by Karl Kurtz
The National Assessment of Educational Progress released its third report in the last 12 years on the civic knowledge, dispositions and skills of America's young people today. The title of the report's news release, "Fourth Graders Post Gains in Civics Knowledge and Skills Since 1998 While Twelfth Graders Lose Ground From 2006" provides a succinct summary of its contents. Neither the increase for the fourth graders nor the decrease for the 12th graders was large, but they were both statistically significant.
One-quarter of the fourth and eighth graders who took the test fell below a basic level of competence in civics, as did one-third of 12th graders. Only about a quarter of all students scored "proficient" or "advanced" at all grade levels.
Perhaps as disturbing as anything in the results is the persistence of a large gap between racial and ethnic minorities and Whites in the scores. Although Hispanics made gains in relation to Whites, the gap was still wide. Performance by Black students declined both in absolute terms and relative to Whites.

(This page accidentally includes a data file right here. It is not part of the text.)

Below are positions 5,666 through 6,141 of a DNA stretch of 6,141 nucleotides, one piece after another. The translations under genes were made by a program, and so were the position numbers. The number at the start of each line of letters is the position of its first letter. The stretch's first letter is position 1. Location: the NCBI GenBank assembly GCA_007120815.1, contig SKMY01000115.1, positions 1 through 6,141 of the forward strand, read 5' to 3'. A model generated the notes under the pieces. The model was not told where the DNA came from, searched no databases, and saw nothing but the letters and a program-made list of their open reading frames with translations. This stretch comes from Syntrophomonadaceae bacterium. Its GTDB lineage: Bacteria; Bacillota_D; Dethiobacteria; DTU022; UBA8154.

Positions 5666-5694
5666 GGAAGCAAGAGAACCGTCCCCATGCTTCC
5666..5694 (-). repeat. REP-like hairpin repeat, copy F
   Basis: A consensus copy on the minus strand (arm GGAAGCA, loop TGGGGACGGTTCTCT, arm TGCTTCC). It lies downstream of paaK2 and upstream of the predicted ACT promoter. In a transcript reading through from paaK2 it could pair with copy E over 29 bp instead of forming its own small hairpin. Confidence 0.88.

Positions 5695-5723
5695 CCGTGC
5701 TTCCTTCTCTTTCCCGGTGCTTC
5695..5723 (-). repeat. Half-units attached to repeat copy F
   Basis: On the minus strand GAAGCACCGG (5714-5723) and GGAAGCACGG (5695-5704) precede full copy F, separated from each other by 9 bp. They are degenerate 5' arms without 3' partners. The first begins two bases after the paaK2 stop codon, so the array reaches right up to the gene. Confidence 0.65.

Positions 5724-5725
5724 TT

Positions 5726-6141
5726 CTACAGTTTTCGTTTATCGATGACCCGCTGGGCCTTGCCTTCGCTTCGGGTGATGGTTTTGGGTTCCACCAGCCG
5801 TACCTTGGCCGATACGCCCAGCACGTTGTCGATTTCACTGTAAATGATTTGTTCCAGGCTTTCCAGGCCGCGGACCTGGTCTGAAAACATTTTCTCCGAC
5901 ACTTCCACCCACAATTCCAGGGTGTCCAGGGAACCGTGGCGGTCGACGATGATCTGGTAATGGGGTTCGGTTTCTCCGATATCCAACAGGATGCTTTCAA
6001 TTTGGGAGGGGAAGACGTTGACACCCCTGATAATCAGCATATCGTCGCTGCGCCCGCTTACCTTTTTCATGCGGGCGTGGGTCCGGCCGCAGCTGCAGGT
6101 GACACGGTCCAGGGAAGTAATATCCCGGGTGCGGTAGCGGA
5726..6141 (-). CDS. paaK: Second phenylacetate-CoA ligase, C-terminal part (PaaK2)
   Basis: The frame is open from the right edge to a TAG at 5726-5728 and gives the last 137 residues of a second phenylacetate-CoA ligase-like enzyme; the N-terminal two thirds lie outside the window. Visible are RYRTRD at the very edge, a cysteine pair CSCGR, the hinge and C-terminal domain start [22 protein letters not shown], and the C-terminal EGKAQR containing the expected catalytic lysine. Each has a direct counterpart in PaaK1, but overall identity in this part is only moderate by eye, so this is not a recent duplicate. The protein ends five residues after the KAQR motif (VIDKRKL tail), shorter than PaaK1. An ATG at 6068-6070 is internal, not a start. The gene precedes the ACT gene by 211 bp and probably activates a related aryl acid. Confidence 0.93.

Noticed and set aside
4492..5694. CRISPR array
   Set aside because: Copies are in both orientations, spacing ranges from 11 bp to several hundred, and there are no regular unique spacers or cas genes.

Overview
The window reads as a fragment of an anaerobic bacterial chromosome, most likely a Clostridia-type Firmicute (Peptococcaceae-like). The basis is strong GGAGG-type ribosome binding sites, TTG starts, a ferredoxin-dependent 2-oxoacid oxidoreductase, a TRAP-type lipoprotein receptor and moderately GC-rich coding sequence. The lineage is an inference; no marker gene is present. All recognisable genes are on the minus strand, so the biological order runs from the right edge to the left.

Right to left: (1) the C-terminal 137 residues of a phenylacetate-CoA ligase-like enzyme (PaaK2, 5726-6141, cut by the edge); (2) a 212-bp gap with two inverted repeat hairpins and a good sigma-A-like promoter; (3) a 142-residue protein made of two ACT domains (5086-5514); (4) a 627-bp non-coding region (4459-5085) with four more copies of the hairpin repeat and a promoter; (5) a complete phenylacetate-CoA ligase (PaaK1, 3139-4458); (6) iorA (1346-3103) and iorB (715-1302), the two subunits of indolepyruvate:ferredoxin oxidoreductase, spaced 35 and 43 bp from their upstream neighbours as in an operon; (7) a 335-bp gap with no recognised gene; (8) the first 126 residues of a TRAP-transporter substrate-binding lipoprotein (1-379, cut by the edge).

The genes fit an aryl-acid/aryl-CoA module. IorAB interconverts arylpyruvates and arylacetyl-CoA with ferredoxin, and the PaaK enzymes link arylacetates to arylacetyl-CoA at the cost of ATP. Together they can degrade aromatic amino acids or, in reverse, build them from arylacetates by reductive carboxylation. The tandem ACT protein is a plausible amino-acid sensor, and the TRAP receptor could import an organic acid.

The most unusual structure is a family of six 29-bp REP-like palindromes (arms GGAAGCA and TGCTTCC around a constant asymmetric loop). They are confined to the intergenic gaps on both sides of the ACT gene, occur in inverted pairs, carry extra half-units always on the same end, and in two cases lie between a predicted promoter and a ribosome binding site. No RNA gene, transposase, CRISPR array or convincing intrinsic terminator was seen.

Speaking on a panel at the release of the report, Charles Quigley, director of the Center for Civic Education, was asked about the irony of the elimination of federal funding for civic education in the FY 2011 federal budget in light of these findings. He responded that he was dismayed by the funding cuts at a time when the NAEP report suggests that efforts at democracy education need to be redoubled, not cut out. He advocated not only refunding of existing civic education programs in the FY 2012 Department of Education budget but also creation of new competitive grant programs in civics. He said that he was "cautiously optimistic" that some funding would be restored.
[Disclosure: NCSL has received funds over several years from the federal civic education appropriations that were eliminated in FY 2011.]
Graphics credit: The Nation's Report Card